Technology that can convert ocean waves into electrical power has been around for a while. Wave power projects dot the globe. This form of renewable energy has several key advantages over solar and wind — and yet it hasn’t quite taken off. Experts have an idea why, and how long a scale-up could take.
If wind energy has a graduate degree, wave energy is still in the first grade, Luis Vega, manager of the Hawaii National Marine Renewable Energy Center, recently told NBC News reporter Joseph Bennington-Castro. Vega and others in the field are testing a wave energy converter called the Bolt Lifesaver.
Besides the Bolt Lifesaver, other projects abound — with technologies that look drastically different. There is Carnegie Clean Energy’s balloon-like CETO technology in Australia as well as snake-like wave energy converters being developed by Wave Energy Scotland. So far, no one wave converter design has risen to the top.
R&D continues. Earlier this year, US senators backed a bill to reauthorize wave power research. The DOE’s Office of Energy Efficiency and Renewable Energy pointed out today that the Water Power Technologies Office is funding early-stage research on “new, transformative [pumped-storage hydropower] designs that would improve sustainability and environmental performance and shorten development timeframes for new facilities.”
Wave power has advantages over wind and solar such as predictability and the ability to harness the waves 24-7, Bennington-Castro reported. Energy density is also an advantage. “Every meter of the California coast receives 30 kilowatts of wave energy” while “every square meter of a solar panel receives 0.2 to 0.3 kilowatts of solar energy.”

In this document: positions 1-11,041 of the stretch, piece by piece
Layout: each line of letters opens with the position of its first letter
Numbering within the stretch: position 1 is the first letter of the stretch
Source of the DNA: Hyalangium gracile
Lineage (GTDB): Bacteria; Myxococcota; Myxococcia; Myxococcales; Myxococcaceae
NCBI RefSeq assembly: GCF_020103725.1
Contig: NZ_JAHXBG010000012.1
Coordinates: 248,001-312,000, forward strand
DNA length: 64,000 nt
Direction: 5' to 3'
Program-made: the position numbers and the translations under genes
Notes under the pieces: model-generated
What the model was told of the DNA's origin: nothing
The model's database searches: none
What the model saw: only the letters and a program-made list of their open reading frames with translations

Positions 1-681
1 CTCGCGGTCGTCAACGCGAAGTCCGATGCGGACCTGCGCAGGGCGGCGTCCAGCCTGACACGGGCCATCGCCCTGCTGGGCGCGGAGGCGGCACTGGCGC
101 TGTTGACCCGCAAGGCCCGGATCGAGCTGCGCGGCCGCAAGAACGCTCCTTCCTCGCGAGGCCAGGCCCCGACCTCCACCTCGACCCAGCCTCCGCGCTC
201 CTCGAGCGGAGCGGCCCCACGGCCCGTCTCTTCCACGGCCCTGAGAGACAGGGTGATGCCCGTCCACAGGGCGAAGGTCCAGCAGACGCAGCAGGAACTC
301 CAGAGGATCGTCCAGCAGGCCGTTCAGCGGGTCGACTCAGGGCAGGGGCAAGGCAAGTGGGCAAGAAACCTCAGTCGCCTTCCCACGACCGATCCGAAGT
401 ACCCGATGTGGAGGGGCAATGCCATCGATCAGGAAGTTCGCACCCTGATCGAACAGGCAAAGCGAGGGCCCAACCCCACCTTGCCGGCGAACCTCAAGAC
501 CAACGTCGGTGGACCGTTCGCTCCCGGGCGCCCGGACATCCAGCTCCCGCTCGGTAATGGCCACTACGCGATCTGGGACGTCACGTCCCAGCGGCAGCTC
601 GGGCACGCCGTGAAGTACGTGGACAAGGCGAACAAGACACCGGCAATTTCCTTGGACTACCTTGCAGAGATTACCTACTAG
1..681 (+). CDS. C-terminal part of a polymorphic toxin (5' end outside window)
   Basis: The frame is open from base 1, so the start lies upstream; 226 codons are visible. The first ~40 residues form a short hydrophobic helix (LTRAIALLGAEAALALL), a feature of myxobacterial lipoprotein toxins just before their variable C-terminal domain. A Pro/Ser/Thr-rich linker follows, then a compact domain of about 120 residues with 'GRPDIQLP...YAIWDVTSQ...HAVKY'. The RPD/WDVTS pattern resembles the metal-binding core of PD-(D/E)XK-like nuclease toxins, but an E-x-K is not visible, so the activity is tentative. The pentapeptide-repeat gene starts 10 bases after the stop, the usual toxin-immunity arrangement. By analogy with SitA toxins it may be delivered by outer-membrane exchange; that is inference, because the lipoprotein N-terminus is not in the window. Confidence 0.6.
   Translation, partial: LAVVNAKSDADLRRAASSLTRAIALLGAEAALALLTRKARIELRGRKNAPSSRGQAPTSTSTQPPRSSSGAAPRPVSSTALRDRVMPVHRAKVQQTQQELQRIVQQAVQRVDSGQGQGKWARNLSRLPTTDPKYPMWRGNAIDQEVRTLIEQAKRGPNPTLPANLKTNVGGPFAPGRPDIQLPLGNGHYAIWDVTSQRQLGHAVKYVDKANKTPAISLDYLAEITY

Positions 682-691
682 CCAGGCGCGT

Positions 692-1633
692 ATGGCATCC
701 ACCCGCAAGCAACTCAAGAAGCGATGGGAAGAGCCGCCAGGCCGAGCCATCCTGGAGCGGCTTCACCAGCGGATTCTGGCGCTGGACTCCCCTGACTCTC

But there are major hurdles as well. They include engineering for a challenging, sometimes violent marine environment, according to Bennington-Castro. Deployment requires costly vessels and divers, too. In 2014, a wave energy project off the coast of Victoria, Australia, that was supposed to be the “world’s largest” was abandoned due to lack of commercial viability.
Public resistance is another factor. Several years ago, a wave energy project in Oregon was shut down by an opposition group claiming it would jeopardize ocean recreation, public safety, and the environment.
Experts told Bennington-Castro that developing wave converters that marry efficiency and economy could take a decade. Vega told the reporter that the timing depends on how much funding goes into developing the technology. Another expert said that, realistically, wave energy will ultimately only contribute about 6% of the total electricity in the United States, similar to hydropower.
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